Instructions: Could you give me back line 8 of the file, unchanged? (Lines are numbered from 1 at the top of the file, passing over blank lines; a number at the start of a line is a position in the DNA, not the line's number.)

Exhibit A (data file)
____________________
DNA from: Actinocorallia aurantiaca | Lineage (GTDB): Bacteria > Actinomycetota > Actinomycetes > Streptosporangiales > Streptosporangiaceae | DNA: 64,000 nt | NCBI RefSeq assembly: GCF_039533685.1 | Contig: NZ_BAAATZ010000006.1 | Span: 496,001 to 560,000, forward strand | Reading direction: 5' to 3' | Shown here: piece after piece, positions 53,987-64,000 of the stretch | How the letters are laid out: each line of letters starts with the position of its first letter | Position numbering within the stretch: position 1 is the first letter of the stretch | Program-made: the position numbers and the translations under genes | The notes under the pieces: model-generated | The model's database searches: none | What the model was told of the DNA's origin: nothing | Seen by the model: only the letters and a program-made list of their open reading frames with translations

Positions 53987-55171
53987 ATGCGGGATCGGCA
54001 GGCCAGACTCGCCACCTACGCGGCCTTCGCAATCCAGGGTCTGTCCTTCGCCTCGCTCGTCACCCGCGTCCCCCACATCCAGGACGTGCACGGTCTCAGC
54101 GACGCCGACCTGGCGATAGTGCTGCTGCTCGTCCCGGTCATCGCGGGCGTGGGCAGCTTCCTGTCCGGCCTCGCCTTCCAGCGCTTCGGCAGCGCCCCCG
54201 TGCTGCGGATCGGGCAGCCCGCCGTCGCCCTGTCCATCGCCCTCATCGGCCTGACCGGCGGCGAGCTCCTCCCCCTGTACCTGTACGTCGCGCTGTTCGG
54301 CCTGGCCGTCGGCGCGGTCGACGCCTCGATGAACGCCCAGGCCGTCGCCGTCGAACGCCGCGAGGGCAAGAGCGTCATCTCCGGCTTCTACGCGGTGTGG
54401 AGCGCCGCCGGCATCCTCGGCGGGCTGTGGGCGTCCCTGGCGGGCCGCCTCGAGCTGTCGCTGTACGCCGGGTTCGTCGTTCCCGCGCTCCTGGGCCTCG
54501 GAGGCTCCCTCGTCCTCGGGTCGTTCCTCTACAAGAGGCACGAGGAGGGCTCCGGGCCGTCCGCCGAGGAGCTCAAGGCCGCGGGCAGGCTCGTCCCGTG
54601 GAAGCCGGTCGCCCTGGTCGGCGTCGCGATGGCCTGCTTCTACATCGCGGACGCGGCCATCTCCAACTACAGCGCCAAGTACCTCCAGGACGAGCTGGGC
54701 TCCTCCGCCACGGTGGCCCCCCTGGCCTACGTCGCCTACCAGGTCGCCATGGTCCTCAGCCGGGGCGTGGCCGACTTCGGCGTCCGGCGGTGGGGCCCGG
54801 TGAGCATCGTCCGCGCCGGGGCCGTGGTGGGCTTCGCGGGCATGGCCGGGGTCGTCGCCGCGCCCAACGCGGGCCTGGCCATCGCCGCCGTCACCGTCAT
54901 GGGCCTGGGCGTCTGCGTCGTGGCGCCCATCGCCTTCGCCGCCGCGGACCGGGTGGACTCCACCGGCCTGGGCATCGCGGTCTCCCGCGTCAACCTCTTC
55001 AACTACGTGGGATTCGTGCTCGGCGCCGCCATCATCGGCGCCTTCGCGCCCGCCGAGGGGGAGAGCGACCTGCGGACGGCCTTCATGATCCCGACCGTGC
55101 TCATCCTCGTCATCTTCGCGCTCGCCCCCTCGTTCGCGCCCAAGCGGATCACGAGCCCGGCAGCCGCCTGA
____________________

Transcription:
54401 AGCGCCGCCGGCATCCTCGGCGGGCTGTGGGCGTCCCTGGCGGGCCGCCTCGAGCTGTCGCTGTACGCCGGGTTCGTCGTTCCCGCGCTCCTGGGCCTCG